Greenhouse gases emitted by human activity contribute significantly to global warming on our planet. With Greenland and Antarctic regions losing ice sheets rapidly, scientists estimate a global increase in sea level by more than 15 inches by 2100.
A recent study conducted by the University of Santiago de Chile found 2020 to be the hottest year in the past three decades in the Antarctic Peninsula.
According to researchers at the Chilean Air Force’s Frei Base on King George Island, temperatures on the peninsula, the northernmost part of the mainland Antarctica, reached between 2 and 3 degrees Celsius between January and August.
“Those temperatures are more than 2 degrees Celsius over typical values,” said climatologist Raul Cordero in a statement released by the Chilean Antarctic Institute (INACH). He added, “In the far northern tip of the Antarctic Peninsula, the average maximum temperature so far this year has been above 0 degrees. This had not happened for 31 years.”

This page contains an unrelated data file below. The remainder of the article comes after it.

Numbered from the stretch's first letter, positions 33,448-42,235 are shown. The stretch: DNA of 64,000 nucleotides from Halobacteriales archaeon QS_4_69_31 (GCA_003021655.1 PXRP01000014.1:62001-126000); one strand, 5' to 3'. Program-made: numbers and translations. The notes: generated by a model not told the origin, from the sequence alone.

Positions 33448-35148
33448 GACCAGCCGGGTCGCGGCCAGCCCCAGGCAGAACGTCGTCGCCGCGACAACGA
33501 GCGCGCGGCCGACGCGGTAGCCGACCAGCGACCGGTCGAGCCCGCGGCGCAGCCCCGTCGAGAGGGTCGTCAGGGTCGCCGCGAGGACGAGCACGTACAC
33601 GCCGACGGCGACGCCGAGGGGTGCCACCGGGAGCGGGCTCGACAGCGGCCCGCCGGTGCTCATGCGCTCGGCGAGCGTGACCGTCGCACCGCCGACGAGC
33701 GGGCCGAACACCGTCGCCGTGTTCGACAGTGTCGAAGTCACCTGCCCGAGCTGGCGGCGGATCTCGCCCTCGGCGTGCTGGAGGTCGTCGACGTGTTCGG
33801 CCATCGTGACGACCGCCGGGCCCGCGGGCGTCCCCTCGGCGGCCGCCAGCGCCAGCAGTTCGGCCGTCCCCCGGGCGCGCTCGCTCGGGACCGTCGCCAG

Cordero called the temperature rise alarming, as it could indicate that the ocean warming observed in the area is resuming.
Several countries, including Argentina, Chile, and Britain, have their scientific and military bases in the Antarctic Peninsula.
On the contrary, the Southern Hemisphere winter temperatures registered between August and September reached -16.8 degrees Celsius, the lowest since 1970.
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